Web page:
COLORADO SPRINGS, Colo. — Defense attorneys for Letecia Stauch, the woman accused of killing her 11-year-old stepson Gannon Stauch, are requesting that Stauch’s next court appearance be postponed due to complications caused by the coronavirus pandemic.

A two-day preliminary hearing in the case is set for June 5 and 8. During the preliminary hearing, prosecutors lay out their evidence against the defendant, and a judge decides whether the evidence is sufficient to bring the case to trial.

In two motions filed May 12, the defense said they have not been able to conduct a video visit with Stauch since April 30. Defense attorneys said starting March 11, they met with their client via video conference for one to two hours at a time, three or four days a week.

On May 4, according to the documents, the jail stopped allowing video visitation for Stauch “and all inmates with her security designation.” The lawyers were told they would have to come to the jail and meet with Stauch in person, according to the documents.

Now, the attorneys are asking that Stauch either be given access to the attorneys via video visitation, or be granted bond “so that she is able to have video and phone access with counsel from the safety of her home.”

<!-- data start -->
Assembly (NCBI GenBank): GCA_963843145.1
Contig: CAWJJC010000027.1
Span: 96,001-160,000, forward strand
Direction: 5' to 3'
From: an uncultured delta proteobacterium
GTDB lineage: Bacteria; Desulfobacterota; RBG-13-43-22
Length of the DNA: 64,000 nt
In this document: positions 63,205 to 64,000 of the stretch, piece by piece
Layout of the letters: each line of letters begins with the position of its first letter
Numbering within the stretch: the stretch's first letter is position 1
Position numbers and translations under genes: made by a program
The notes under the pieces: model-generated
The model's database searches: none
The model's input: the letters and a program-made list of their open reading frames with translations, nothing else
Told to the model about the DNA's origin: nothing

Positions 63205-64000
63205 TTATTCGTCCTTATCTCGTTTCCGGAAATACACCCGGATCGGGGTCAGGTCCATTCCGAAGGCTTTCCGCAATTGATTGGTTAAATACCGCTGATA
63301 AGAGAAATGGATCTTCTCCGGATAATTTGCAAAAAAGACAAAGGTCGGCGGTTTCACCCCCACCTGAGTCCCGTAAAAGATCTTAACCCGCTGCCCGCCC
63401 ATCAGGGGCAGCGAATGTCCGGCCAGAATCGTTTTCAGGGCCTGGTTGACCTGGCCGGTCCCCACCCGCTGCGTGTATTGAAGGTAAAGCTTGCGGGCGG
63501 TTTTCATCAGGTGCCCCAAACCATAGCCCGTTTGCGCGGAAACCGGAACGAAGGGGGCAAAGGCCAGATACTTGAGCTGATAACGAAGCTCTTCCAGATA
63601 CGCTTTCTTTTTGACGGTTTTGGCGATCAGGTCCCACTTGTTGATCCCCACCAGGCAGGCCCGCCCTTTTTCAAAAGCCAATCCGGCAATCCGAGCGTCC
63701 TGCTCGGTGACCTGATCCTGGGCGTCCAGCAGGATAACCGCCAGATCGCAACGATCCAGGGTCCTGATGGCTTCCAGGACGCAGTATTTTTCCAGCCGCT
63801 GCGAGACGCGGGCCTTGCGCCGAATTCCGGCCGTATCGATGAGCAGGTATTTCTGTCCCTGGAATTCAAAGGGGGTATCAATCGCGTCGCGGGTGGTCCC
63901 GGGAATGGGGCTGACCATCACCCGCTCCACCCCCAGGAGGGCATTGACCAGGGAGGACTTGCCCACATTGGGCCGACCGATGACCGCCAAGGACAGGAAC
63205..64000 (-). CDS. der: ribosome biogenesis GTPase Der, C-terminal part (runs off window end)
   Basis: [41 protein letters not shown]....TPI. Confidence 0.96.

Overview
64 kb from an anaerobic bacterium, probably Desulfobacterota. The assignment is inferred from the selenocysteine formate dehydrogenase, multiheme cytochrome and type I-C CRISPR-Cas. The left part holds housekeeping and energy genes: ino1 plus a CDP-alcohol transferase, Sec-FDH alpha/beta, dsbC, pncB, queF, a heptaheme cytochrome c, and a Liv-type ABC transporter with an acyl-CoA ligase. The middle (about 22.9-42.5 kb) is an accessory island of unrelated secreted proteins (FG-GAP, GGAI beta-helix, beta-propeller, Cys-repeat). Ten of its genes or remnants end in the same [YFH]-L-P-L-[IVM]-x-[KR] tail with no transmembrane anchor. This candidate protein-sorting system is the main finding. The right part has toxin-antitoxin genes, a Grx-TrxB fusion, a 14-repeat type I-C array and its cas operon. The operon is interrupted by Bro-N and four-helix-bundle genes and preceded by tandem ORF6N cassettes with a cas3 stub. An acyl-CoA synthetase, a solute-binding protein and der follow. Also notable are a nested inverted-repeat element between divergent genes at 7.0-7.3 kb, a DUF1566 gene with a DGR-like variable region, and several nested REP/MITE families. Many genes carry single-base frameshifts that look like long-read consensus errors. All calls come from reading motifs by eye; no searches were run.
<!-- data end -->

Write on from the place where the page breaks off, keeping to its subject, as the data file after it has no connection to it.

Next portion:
The attorneys said they have received about 19,902 pages of paper discovery and more than 250 pieces of media discovery, including audio files, photos, and video files.

“It is vital that the defense team is able to review discovery with Ms. Stauch in order to
provide Ms. Stauch effective assistance of counsel,” the attorneys said in the documents.

The defense also said their investigation spans three states: Colorado; South Carolina, where Stauch was arrested; and Florida, where Gannon’s body was found. They said because of the pandemic, they haven’t been able to travel to these locations to investigate and collect evidence.

According to the court documents, the defense has not yet received an autopsy report or DNA results from several “key pieces of evidence.”

The defense also cited current orders intended to help curb the spread of coronavirus in courtrooms, including requirements that everyone be seated six feet apart and wear masks.

There’s no word on when the judge will making a ruling on the motions.